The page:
CHAPECO, BRAZIL – The Brazilian town of Chapeco, its streets wet with drizzle and buildings draped in the green of its devastated soccer club, prepared Saturday to receive the bodies of victims of an air crash in Colombia that killed 71 people and wiped out the team.
Monday’s disaster shocked soccer fans the world over and plunged Brazil, South America’s biggest nation, into mourning. The BAe146 regional airliner operated by Bolivian charter company Lamia had radioed that it was running out of fuel before smashing into a hillside outside the Colombian city of Medellin.
Only six people survived, including just three members of the soccer side Chapecoense en route to the Copa Sudamericana final, the biggest game in its history.
Reports in Brazilian media that the plane, which circled outside Medellin for 16 minutes while another aircraft made an emergency landing, had barely enough fuel for the flight from Bolivia have outraged relatives of the victims.
Bolivian President Evo Morales pledged to take “drastic measures” to determine what caused the crash. Bolivia has suspended Lamia’s operating license and replaced the national aviation authority’s management.
In Chapeco, a small agricultural town in southern Brazil, dozens of fans kept vigil overnight in a drizzle at Chapecoense’s stadium, where a wake will be held after 50 coffins transported from Bolivia arrive from a nearby airfield.
By dawn fans were lined up around the block and began streaming into the stadium, draped with banners and the team’s green and white, when doors opened shortly thereafter.
An impromptu shrine swelled with fresh flowers and handmade posters. Some supporters, even as organizers piped somber classical music over loudspeakers, sang raucous soccer chants.
Fans said an open air wake due to be held midday Saturday at the stadium would provide a moment of closure for a town whose excitement at Wednesday night’s cup final had turned to anguish.
“I will only really believe it when we see the coffins and the families,” said Pamela Lopes, 29, who arrived for the vigil at 10 p.m. local time Friday night. “At first there was commotion, but now a great sadness has set in.”
Some 100,000 fans, about half the city’s population, were expected to attend, as was Gianni Infantino, president of world soccer governing body FIFA. Temporary structures in the stadium will shelter the coffins of players, staff and journalists during the wake.
The coffins were scheduled to arrive from Colombia aboard an Air Force transport plane at around 9:30 a.m. on Saturday.
Brazilian President Michel Temer will preside over a brief ceremony at the airport, where he was due to posthumously decorate the victims and offer condolences to their families.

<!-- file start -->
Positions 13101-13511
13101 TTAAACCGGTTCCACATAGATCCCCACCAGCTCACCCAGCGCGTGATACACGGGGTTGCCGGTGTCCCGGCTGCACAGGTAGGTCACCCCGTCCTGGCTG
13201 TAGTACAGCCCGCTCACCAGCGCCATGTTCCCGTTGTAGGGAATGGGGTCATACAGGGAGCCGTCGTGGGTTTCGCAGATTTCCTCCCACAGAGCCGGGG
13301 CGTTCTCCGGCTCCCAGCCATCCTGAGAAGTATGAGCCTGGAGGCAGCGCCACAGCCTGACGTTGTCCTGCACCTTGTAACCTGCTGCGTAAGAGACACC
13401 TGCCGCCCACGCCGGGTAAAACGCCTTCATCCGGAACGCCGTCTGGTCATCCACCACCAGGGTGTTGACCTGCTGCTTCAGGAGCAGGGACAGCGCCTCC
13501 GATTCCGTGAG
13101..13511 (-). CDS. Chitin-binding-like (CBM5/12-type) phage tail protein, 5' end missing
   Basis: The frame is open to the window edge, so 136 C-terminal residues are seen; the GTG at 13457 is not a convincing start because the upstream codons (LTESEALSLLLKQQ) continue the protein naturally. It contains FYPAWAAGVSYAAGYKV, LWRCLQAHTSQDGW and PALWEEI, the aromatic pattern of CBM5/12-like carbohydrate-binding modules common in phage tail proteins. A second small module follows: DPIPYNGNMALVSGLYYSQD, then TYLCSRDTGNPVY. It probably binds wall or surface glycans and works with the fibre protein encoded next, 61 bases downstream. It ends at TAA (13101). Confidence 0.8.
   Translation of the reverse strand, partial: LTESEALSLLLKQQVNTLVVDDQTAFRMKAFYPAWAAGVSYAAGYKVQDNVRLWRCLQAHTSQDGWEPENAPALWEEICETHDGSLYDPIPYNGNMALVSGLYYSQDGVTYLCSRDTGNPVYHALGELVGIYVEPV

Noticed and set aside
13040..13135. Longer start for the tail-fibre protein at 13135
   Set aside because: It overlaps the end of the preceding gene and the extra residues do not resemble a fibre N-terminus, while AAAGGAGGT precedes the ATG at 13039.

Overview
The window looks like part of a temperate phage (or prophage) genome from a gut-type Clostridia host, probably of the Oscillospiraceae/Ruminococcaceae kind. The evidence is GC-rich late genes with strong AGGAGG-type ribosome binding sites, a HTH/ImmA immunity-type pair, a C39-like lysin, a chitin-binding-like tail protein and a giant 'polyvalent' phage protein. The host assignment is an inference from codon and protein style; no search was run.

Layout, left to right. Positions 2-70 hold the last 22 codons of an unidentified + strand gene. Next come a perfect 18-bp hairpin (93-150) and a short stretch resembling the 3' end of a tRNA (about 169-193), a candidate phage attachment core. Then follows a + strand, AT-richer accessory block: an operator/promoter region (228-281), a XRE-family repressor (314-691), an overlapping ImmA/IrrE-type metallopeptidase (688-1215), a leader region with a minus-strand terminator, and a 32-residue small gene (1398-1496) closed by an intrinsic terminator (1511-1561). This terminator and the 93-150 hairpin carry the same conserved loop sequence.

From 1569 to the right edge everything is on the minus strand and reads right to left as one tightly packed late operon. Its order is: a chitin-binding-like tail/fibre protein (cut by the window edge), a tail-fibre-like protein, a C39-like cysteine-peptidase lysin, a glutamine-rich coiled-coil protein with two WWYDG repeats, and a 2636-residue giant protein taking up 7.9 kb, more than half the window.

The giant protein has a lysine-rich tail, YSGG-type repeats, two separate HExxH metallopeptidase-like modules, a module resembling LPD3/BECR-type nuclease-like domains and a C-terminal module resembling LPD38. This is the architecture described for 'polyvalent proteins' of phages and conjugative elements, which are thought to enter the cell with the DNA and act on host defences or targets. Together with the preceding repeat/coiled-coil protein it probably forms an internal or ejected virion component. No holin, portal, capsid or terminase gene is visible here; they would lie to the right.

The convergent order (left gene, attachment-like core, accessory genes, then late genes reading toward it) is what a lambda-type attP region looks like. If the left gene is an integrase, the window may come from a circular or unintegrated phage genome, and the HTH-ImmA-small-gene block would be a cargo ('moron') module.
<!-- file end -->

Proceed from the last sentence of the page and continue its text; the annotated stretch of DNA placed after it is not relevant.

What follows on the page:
However, he will not attend the wake in the stadium, amid concerns over possible political protests, his advisers said.
In response to outpourings of support from soccer fans and clubs around the globe, Chapecoense hung a huge black banner from the outer wall of its stadium.
“We looked for one word to thank all the kindness and we found many,” it read, followed by the words “thank you” in more than a dozen languages.
Workers laid out giant banners on the field, decorated with white flowers, carrying the logos of Chapecoense and Atletico Nacional, the Colombian team that held a memorial ceremony on Wednesday instead of hosting the Cup final.
Cleusa Eichner, 52, said she would be at the stadium vigil- as she has so often for games- but was wary about seeing the players’ caskets.
“I can still see those players entering with their kids in their arms. I’d rather keep that image in my head, hold on to that happiness, than replace it with nothing.”
Brazilian media, citing an internal document, reported that an official at Bolivia’s aviation agency raised concerns about Lamia’s flight plan.
The official urged the airline to come up with an alternative route because the journey of 4 hours and 22 minutes was the same length as the plane’s maximum flight range.
A Colombian civil aviation document seen by Reuters confirmed the flight time was set to be 4 hours and 22 minutes.
Lamia CEO Gustavo Vargas on Wednesday said the plane had been correctly inspected before departure and should have had enough fuel for about 4½ hours. He said it was the pilot’s responsibility to decide whether to stop to refuel.
The pilot’s father-in-law, Roger Pinto Molina, who lives in Brazil, apologized to the Brazilian people in an interview with GloboNews.
“We want to say to millions of Brazilians, especially the families, sons, parents and brothers in Chapeco that we are very sorry,” Molina said.
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